Super PACs and Concerns about Political Equality

February 12, 2016
posted by Bob Bauer

This is the main point urged on the reader in this paper on Super PACs: they’re unlikely to disappear, because they are product of the logic of Buckley rather than a distortion of it.  Without a major change in the constitutional law, it is difficult to see how significant limits on Super PACs can be legislated or brought about by regulatory fiat.  Moreover, the “anti-coordination” rules that many are calling for would entangle and damage political organizations other than super PACs and raise legitimate, serious free speech and association issues.

At the same time, there is room for reform–some adjustment to the regulatory process–that would account for the Super PACs’ emergence and widening impact.  Transparency measures can clearly identify for the public those single-candidate Super PACs operating with the candidate’s active support and involvement.  Additional resources could be made available to other actors–parties and others–that are now more regulated than Super PACs and, and in part for that reason, steadily losing ground to them. The goal would not be a deregulated campaign finance system but one that is more rationally structured and coherent.

Rick Hasen worries that the “cure may be worse than the disease.”  He is suspicious or concerned that this is a move to restore the soft-money days that McCain-Feingold was supposed to close out.  But the proposal is not inspired by special solicitude for parties.  Parties are one of a number of electorally active organizations that would benefit from an infusion of resources but there is no case for making them the only ones.  Targeted regulatory relief should be available for other membership-based organizations, and even to candidates when conducting particular voter mobilization activities.

What Rick and others overlook, minimize, or dispute is the role of reinvigorated associational activity in enhancing political equality–in advancing the goal of “the quality of inputs” that Rick champions.  In his very good book, Plutocrats United, Rick does not grapple with the dependence of political equality on organizing and other means of building political strength on numbers, particularly among the very population of citizens he is most concerned with: those with modest resources.  As Guy-Uriel Charles has summed up the significance of association, its “main principle…is that of effective aggregation: an individual must have a reasonable opportunity to join with like-minded others for the purpose of acquiring political power.”  Guy-Uriel E. Charles, Racial Identity, Electoral Structures, and the First Amendment Right of Association, 91 Cal. L. Rev. 1209, 1248-1249 (2003).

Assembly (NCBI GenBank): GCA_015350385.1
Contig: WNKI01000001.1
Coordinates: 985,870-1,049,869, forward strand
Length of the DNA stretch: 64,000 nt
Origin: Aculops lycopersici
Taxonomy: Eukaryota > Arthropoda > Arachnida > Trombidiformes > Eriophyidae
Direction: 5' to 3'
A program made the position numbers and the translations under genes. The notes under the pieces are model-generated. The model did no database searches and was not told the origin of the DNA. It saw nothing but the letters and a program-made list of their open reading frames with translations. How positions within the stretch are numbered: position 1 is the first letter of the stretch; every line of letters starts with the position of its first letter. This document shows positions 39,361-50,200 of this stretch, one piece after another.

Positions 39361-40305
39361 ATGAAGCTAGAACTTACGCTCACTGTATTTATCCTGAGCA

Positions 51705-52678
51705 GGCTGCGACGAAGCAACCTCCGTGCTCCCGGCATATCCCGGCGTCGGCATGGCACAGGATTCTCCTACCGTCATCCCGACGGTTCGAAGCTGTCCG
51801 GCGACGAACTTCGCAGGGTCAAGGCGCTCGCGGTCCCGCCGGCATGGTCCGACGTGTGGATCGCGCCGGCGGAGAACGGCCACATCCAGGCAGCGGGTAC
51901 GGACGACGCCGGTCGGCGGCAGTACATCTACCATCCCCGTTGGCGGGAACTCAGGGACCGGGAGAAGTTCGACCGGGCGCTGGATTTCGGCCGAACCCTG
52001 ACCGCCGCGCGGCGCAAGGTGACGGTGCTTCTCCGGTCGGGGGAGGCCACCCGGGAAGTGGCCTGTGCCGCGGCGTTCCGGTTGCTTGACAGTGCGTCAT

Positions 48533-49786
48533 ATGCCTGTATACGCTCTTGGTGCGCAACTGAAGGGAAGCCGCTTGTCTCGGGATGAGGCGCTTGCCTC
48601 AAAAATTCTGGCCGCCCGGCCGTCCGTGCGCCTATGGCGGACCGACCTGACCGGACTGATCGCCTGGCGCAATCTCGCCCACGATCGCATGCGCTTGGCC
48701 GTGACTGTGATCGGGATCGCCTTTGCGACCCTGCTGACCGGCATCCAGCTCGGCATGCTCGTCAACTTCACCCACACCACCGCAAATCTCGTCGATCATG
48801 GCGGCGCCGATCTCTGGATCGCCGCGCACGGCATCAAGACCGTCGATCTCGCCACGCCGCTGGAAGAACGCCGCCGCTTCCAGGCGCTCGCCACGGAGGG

Offering the voters the voucher Rick favors, then wishing her well, is fine, and there is much to be said for public financing experimentation (so long as it is accompanied with modest expectations about its effects).  It is not clear, however, how it can be said that steps like this vindicate Rick’s principle that “each voter [is] entitled to equal political power.”  Plutocrats United, at 70.    It is particularly hard to see how this principle, implemented with vouchers, can bring about meaningful equality for each voter in both “election and policy outcomes.” (Emphasis added) Id. at 100.  Associational engagement provides voters with the means to engage in elections and then beyond, into the next phase of public policy debate and formation when the voucher money has run out but the private lobbying dollars are in ample supply.  This is how individuals of modest means stand their best chance of holding their own against the “plutocrats.”

The “problem” with Super PACs is not far from the one that Rick identifies, namely, that as matters now stand, a small circle of well-heeled individuals can utilize this type of organization to expand their influence over the electoral process, or a candidate and a select group of donors may enter into such close alliance through the PAC that it operates as a donor-dominated subsidiary of the candidate’s formal campaign committee.  But the danger to the ideal of political equality lies in these organizations’ access to preferential treatment under the law.  Other associations—within the political process, like parties, or one outside of it in the larger civil society–remain heavily regulated, and restricted in what they can do, while representing a wider range of interests.

Rick, however, writes in his book: “Fighting the appropriate balance between political equality and First Amendment rights of speech and association is the nub of the issue.” Id.  In this sentence, he puts equality on one side of the scale and association on the other when, in fact, the achievement of effective, meaningful equality may depend on the breath and depth of the support provided to associational interests and engagement.  And it is not simply a “speech” issue.  As noted here many times, First Amendment interests comprise a right to “do politics”.

The paper on super PACs does not focus solely on parties and it is not meant to be special pleading for that one kind of association.  It looks more broadly to ways that money can be spent in politics to expand political participation and to reward organizations with that mission, giving them a fighting chance to compete with Super PACs.  If we fail to do that, while some with more ambitious hopes for re-regulation wait for the magic fifth vote to be added to the Supreme Court, we will see Super PACs gradually displacing parties and other organizations as a primary force in electoral politics.  This does not serve the interests of political equality.

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